A new model for CD8+ T cell memory inflation based upon a recombinant adenoviral vector.
Bolinger B., Sims S., O'Hara G., de Lara C., Tchilian E., Firner S., Engeler D., Ludewig B., Klenerman P.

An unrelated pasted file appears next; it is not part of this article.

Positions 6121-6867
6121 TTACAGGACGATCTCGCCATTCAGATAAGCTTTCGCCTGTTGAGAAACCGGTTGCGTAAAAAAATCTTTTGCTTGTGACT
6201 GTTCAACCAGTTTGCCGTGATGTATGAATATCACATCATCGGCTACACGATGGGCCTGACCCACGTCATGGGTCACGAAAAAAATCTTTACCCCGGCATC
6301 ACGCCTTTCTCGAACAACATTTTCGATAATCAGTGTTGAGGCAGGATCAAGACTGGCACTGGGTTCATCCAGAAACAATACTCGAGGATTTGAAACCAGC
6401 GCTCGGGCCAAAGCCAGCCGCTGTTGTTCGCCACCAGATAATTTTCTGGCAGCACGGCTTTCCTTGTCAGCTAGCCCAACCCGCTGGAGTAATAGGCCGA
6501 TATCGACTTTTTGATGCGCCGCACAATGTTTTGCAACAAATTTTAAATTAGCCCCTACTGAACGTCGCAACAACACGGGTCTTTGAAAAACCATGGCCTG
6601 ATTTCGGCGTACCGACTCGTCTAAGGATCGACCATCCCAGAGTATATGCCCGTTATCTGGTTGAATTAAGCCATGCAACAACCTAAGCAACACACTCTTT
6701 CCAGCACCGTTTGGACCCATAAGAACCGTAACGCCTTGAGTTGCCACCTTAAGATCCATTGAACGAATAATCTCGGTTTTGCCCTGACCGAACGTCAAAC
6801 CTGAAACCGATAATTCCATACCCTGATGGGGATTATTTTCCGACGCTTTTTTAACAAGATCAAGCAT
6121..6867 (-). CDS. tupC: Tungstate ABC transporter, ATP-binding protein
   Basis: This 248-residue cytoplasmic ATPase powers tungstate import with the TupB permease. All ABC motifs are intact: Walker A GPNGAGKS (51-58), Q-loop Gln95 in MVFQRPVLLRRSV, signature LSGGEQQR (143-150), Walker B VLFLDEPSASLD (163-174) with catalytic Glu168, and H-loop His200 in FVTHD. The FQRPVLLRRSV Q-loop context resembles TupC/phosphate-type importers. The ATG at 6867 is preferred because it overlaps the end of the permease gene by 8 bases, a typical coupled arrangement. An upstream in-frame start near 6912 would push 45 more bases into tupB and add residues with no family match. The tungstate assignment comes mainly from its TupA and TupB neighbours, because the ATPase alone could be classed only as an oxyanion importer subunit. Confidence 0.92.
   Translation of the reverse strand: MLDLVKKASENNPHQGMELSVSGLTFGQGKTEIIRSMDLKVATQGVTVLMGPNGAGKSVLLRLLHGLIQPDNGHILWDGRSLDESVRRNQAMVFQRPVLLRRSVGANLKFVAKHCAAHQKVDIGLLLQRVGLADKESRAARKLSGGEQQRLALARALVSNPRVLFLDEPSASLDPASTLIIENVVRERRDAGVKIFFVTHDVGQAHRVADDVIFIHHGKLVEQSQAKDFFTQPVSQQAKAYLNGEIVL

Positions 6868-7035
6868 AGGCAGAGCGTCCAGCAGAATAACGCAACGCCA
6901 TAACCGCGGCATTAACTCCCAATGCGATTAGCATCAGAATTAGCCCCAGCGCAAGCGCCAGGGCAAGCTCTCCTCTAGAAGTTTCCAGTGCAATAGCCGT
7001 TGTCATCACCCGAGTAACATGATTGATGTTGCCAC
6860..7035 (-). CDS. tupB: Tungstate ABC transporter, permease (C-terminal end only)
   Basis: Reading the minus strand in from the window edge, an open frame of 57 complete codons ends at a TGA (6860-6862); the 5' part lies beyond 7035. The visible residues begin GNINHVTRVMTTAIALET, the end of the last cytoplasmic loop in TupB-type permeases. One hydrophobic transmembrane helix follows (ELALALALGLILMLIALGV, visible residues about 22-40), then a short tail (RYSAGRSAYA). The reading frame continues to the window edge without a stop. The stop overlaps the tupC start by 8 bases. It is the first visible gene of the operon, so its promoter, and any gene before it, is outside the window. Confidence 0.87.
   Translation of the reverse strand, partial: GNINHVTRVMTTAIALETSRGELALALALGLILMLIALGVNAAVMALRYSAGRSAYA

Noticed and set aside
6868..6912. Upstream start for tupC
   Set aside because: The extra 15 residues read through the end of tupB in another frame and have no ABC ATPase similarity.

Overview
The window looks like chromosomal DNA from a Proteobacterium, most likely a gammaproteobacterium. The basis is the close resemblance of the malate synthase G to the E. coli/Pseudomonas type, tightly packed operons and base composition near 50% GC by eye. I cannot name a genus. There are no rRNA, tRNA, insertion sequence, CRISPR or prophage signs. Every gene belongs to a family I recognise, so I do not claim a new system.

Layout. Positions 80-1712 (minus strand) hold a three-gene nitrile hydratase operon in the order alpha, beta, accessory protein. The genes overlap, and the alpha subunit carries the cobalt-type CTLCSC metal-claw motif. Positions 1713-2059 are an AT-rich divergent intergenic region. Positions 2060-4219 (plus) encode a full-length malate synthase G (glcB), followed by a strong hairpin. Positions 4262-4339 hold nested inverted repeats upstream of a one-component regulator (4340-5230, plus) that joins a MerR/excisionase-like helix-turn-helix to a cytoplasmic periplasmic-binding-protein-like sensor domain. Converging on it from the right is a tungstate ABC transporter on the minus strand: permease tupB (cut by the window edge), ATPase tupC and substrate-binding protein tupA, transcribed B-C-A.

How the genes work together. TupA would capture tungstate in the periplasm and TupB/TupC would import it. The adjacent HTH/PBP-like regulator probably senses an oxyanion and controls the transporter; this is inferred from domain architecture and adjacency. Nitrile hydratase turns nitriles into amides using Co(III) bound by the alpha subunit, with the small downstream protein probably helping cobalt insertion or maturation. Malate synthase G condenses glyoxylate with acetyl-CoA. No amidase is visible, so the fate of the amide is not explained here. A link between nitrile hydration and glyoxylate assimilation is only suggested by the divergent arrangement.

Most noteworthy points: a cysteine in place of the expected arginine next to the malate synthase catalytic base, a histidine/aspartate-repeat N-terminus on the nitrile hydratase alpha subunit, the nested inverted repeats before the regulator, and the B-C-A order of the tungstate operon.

CD8(+) T cell memory inflation, first described in murine CMV (MCMV) infection, is characterized by the accumulation of high-frequency, functional Ag-specific CD8(+) T cell pools with an effector-memory phenotype and enrichment in peripheral organs. Although persistence of Ag is considered essential, the rules underpinning memory inflation are still unclear. The MCMV model is, however, complicated by the virus's low-level persistence and stochastic reactivation. We developed a new model of memory inflation based on a β-galactosidase (βgal)-recombinant adenovirus vector. After i.v. administration in C57BL/6 mice, we observed marked memory inflation in the βgal96 epitope, whereas a second epitope, βgal497, undergoes classical memory formation. The inflationary T cell responses show kinetics, distribution, phenotype, and functions similar to those seen in MCMV and are reproduced using alternative routes of administration. Memory inflation in this model is dependent on MHC class II. As in MCMV, only the inflating epitope showed immunoproteasome independence. These data define a new model for memory inflation, which is fully replication independent, internally controlled, and reproduces the key immunologic features of the CD8(+) T cell response. This model provides insight into the mechanisms responsible for memory inflation and, because it is based on a vaccine vector, also is relevant to novel T cell-inducing vaccines in humans.